So this section of my classroom library looks ready to go.
Don’t you think?
Add that to the regular summer tasks that happen in the classroom library and I have some work ahead!
This is Part 1 of a blog series about maintaining a classroom library and all of the summer tasks that might be involved. I am using my classroom library as an example but I hope that these reminders will be helpful and/or applicable to your own classroom library.
It all starts with returning items to where they belong and deciding if that is where they are going to stay.
These empty shelves are where all of our picture books that I read aloud rested. All of these (fiction and nonfiction) needed to be returned to their spots on my read aloud shelf. Other books from around the room from book boxes and display shelves also need to find a place.
Let the sorting begin!
As I returned books, I realized I was out of space (there may have been some new books acquired over the year . . . ) and so some of my read aloud titles were put in yet more piles to be relabelled and moved into the classroom collection.
Every book has a home, even if it is getting a new home, each one has a home. This means, organization, space and thinking about how books are used in the classroom.
I differentiate between a read aloud collection and a classroom collection of books (more on this below)
Here are some things to think about:
- Do you want a place for a read aloud collection where the books are rotated into the classroom for students to access?
- Do you need a place for mentor texts for writing inspiration?
- Do you want to have some books organized by theme? For both fiction and nonfiction?
- What about the general collection of books? How is this organized? Think about picture books (fiction and nonfiction) graphic titles and chapter books.
- What kind of shelf space do you have? Do you need? Can you source?
- Do you have space for a read aloud/theme books collection? Can you easily access it?
- Do you want to/need to rotate books in and out of your classroom collection?
This is my system and works for my collection of books. In order to make something work for your collection of books, you will need to sort books into sections of your room so that all books have a place and you have easy access.
In my read aloud collection I have:
- Some shelves filled with bins of books organized by theme. Some of these themes include:
- Death and Grief
- Peace and War
- Refugee experience
- Literacy (reading)
- Literacy (writing)
- A tall read aloud shelf divided into fiction books (organized alphabetically by author) and nonfiction books (organized by topic) My nonfiction topics are here along with book lists which I update a few times a year.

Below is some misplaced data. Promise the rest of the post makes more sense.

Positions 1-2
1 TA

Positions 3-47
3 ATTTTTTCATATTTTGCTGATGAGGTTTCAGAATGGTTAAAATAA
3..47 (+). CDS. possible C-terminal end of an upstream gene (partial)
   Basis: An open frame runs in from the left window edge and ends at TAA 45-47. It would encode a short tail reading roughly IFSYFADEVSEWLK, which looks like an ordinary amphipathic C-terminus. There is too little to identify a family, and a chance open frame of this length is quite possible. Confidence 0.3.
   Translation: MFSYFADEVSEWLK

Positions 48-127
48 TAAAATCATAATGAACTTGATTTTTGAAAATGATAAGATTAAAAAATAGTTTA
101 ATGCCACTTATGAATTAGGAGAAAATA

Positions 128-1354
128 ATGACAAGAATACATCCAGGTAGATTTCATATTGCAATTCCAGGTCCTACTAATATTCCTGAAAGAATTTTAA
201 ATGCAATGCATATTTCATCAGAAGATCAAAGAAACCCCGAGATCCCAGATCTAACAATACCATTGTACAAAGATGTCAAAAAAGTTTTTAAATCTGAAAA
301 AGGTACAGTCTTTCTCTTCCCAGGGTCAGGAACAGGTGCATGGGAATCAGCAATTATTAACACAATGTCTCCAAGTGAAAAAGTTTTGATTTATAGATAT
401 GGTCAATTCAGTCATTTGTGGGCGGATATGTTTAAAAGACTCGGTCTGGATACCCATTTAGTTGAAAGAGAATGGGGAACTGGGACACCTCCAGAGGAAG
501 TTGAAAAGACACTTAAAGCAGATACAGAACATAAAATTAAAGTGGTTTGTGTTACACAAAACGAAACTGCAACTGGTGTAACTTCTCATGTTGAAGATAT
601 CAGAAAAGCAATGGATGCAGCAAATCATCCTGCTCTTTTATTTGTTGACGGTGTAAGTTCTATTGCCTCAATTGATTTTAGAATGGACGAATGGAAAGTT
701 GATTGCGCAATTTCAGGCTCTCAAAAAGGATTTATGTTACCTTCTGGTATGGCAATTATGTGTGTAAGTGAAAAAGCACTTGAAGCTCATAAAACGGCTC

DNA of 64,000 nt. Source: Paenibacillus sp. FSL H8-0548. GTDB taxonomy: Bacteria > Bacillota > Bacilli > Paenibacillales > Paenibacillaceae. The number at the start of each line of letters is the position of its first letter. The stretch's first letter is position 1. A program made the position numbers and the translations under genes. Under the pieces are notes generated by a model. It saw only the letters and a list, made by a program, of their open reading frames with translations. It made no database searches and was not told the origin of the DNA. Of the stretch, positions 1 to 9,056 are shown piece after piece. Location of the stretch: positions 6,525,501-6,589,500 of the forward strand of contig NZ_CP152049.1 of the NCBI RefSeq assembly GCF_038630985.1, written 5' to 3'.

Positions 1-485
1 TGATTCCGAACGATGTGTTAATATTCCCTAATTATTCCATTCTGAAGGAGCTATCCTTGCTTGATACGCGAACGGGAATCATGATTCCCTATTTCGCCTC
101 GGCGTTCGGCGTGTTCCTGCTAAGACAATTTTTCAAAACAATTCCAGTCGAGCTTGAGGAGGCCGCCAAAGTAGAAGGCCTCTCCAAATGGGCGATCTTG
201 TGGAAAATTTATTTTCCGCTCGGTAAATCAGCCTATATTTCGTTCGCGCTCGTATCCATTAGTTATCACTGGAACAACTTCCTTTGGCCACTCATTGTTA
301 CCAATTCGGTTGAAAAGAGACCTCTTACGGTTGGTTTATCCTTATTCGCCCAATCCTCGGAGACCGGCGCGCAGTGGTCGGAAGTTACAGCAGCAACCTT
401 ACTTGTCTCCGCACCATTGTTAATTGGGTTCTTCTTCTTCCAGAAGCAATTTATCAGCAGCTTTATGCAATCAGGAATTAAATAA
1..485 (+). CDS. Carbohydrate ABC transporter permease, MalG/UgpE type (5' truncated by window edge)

- Some bins of teaching books which hold Reading Power themed titles and mentor texts for writing (again organized by themes like word choice).
In my picture book collection (in bins or on shelves around the room), books are also organized into themes (and all have coordinating stickers on the back that match the bin) At this point, my bin/shelf titles include:
- Rhyme and Repetition
- Fairy Tale/Myth/Legends
- Realistic Fiction
- Animal Stories
- Buddy Reading Bin
- Favourite Authors (which keeps expanding)
- Picture Book Fiction (for when they don’t fit in another bin!)
I am in the process of changing my nonfiction bins again . . . So more on these later.
I also have a shelf for graphics and comics. Chapter books are organized by genre and series.
At this stage of organizing (the mostly putting all of the books back stage) I am thinking about these things:
- Does this book belong in the general access or read aloud collection? Will it get lost in a bin and never looked at? Is this a book that my current students are likely to discover on their own? Is this a book that I want to read for #classroombookaday?
- Is this a book that needs to be weeded out? Why? Is it beyond the normal wear and tear? Is it damaged? Is it never looked at?
- What books have I forgotten about? Should I keep a list of a future theme for #classroombookaday? Do I see a book that will inspire a future art project? A science lesson? Is this a must read title?
- What seems to be missing from the collection? Do the picture books in the classroom represent our learners? Are they windows into other experiences? Do chapter books and transitional titles include enough diverse titles? What’s missing?
This is the easy stage in many ways. Piling. Relocating. Thinking. Musing. List making. I am now moving on to the weeding and the temporary storage stage as titles that are more suited for my Grade 4s and 5s need to be somewhere else when my Grade 3s arrive. A temporary somewhere else as some may make their way back into the collection for specific readers I haven’t yet met.
Stay tuned for Part 2: Summer Maintenance in the Classroom Library. Step 2: Weed
Please share any questions or ideas in the comments!